The C.A.F. celebrated New Year's Day by flying its first combat mission with three of its new P-40Es, an uneventful patrol searching for a Japanese reconnaissance plane [58]. On the 10th ten P-43s joined five P-40s in attacking Kingmen airdrome and targets of opportunity. Two P-40s were lost to ground fire [59]. Two days later two P-43s flew a reconnaissance mission along the west bank of the Han River. Near Itu (southeast of Ichang) the P-43s met two "Zeros" claiming one shot down in flames and one badly damaged [60].

As of the end of January 1943 the C.A.F. had three groups of bombers but only one squadron of A-29s and one squadron of SBs were rated combat capable. Its four fighter groups were deployed to defend Chengtu and the wartime capital of Chungking. Three groups were equipped with a mix of P-66s and I-153s but only two squadrons in each group were considered combat capable. The 4th Group at Taipingsu equipped with P-40s and P-43s was the sole group with four squadrons (21st - 24th) rated combat capable. It alone had an offensive mission ("attack enemy aircraft.active over the upper Yangtze") in addition to a defensive mission [61]. An American technical representative who spent three months with the C.A.F. estimated that as of February 1, 1943, the C.A.F.'s serviceable American equipment amounted to: nine A-29s, forty-five P-66s, 18 P-43s and 18-20 P-40s [62].

On February 1, 1943, the C.A.T.F. still consisted of just four fighter squadrons and one squadron of medium bombers. Serviceable strength was eighty-six fighters and twelve B-25s [63]. It is interesting to note that the operational strength of the C.A.F. (in new American equipment) and C.A.T.F. was virtually identical at this point. The C.A.F. was essentially inactive at this time while the C.A.T.F. was actively flying fighter missions and occasional bomber missions whenever weather permitted and targets were available.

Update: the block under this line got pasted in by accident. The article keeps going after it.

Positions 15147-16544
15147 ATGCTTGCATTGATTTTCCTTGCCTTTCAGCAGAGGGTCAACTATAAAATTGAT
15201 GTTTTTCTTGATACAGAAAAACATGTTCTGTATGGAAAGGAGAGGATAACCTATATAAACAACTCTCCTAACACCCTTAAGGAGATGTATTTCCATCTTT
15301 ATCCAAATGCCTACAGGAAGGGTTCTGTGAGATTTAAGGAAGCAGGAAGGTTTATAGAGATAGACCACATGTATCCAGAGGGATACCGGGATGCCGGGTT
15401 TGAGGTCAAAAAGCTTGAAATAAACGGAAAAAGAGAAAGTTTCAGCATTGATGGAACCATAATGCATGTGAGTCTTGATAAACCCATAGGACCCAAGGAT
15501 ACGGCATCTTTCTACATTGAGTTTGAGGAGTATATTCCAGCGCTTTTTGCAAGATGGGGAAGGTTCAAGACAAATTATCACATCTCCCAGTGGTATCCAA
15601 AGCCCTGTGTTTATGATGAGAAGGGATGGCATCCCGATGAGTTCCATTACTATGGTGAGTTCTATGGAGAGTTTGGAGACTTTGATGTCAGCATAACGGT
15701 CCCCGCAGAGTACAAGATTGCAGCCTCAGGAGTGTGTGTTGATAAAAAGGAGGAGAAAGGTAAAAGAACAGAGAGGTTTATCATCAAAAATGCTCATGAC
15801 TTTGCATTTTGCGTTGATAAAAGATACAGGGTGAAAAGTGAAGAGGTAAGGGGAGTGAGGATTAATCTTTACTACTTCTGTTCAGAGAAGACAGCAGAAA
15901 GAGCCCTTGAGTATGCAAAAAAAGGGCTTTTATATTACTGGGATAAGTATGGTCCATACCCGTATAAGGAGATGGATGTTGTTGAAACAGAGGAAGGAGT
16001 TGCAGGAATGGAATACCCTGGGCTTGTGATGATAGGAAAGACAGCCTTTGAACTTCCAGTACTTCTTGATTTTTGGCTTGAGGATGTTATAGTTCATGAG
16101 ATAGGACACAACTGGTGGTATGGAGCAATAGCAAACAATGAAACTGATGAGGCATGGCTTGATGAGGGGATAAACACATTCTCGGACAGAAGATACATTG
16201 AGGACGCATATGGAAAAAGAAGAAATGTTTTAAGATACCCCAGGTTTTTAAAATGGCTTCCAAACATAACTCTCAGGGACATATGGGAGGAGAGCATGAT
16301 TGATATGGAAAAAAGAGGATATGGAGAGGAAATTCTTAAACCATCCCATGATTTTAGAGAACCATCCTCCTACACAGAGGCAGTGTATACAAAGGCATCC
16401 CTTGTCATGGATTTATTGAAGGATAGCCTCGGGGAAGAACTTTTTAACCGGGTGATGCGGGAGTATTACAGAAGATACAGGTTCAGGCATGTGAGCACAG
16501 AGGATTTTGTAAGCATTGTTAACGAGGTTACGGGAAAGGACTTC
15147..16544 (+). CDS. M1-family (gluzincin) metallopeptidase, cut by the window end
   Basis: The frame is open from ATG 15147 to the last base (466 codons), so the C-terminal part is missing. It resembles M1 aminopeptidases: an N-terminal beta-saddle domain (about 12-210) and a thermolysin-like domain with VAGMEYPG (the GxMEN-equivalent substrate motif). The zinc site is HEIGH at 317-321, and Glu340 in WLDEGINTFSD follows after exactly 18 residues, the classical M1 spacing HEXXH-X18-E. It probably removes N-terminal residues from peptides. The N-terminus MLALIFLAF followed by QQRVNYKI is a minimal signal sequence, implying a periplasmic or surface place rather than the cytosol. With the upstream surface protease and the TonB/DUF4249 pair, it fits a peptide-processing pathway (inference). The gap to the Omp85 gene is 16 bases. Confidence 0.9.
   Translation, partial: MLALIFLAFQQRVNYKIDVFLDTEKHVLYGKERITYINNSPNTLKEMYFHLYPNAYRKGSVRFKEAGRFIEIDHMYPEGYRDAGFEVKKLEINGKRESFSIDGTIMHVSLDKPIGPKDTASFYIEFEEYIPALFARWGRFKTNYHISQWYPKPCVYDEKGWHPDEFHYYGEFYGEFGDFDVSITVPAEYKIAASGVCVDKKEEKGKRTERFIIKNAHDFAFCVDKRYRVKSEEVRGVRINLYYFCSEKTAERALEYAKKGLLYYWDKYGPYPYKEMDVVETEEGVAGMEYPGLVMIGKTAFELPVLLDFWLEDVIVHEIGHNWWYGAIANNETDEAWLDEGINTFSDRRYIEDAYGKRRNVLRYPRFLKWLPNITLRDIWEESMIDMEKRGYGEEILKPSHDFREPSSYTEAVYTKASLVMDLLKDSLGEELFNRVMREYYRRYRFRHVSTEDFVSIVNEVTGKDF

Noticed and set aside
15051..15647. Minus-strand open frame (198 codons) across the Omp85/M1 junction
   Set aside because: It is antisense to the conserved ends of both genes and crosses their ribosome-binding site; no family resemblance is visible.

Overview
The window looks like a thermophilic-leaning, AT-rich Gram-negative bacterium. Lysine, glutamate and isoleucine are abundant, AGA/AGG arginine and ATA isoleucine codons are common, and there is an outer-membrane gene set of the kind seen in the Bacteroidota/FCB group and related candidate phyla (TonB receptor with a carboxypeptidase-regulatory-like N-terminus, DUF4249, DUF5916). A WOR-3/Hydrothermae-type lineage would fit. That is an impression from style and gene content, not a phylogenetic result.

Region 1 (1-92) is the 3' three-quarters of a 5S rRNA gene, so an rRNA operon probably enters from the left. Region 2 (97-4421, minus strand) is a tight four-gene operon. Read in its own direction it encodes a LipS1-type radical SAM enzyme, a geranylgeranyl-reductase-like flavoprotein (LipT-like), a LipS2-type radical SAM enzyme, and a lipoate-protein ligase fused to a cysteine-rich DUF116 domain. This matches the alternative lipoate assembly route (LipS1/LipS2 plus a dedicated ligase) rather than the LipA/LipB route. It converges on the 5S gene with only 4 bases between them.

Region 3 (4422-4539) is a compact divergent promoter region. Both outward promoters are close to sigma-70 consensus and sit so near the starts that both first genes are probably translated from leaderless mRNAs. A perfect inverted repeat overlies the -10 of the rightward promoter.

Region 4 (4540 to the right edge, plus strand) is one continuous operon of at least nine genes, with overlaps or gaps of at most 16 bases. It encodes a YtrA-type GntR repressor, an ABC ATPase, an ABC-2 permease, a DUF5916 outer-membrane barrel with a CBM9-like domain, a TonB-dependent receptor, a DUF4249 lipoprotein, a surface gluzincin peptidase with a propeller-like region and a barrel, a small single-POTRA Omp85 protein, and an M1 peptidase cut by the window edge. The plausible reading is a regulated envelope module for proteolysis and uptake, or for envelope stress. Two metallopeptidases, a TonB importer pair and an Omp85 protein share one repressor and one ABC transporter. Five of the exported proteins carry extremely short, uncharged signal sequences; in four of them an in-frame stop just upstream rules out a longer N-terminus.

The Japanese Army Air Force (J.A.A.F.) line-up had changed since the previous summer. There was still a strong contingent of army cooperation and reconnaissance aircraft but the striking force now consisted of two regiments of Type 99 twin-engine light bombers (16th and 90th) and two regiments of Type 1 model 1 fighters (25th and 33rd), together constituting the 1st Flying Brigade (FB) [64].

The 1st FB carried out a series of raids on the advanced bases of the C.A.T.F. in early 1943 during which it encountered little aerial opposition. In late February part of the 1st FB supported ground operations in southern China while the bulk of the Brigade concentrated in the vicinity of Hankou to take on the C.A.F. as a preliminary to resuming attacks on the C.A.T.F. [65].

The Japanese were presented an opportunity when they discovered C.A.F. aircraft at Liangshan. The Headquarters of the 4th Group had moved to Chungking in mid-February but P-43s of the 22nd Squadron were based at Liangshan. On February 24th fifteen Type 1 fighters of the 25th FR escorted twelve twin-engine light bombers of the 16th FR to attack Liangshan. The 22nd Squadron scrambled four P-43s under its squadron commander Wang Tejian. The Japanese reported encountering three P-43s and claimed one shot down. The Chinese records confirm this [66].

The C.A.F. may have suffered other losses during this period but Japanese accounts suggest air combats were few during early 1943 [67]. Quite possibly the C.A.F. was under severe logistical strain. In any event, on March 19th General Chow advised Stillwell that the C.A.F. could no longer defend Chungking and requested U.S. support [68].

For the American P-43s the New Year began with a routine weather reconnaissance flight to Schwebo in Burma by a single P-43 of the 76th FS. A similar mission to Bhamo on January 2nd proved anything but routine. Capt. Jeffrey O. Wellborn was on his return flight when he encountered an "I-45." The Japanese aircraft was above the P-43 but Wellborn climbed on to its tail without being detected. Wellborn's first burst took the Japanese by surprise. The Japanese aircraft then attempted to escape by diving but Wellborn followed and shot the aircraft down in flames. Like Barnum in the P-43's first combat the previous August, Wellborn probably encountered a Japanese reconnaissance plane rather than an I-45 (Japanese designation, Type 2 two-seat fighter or Ki 45). It was quite a start to the New Year for the P-43 and Wellborn's only aerial victory.

continued in part 5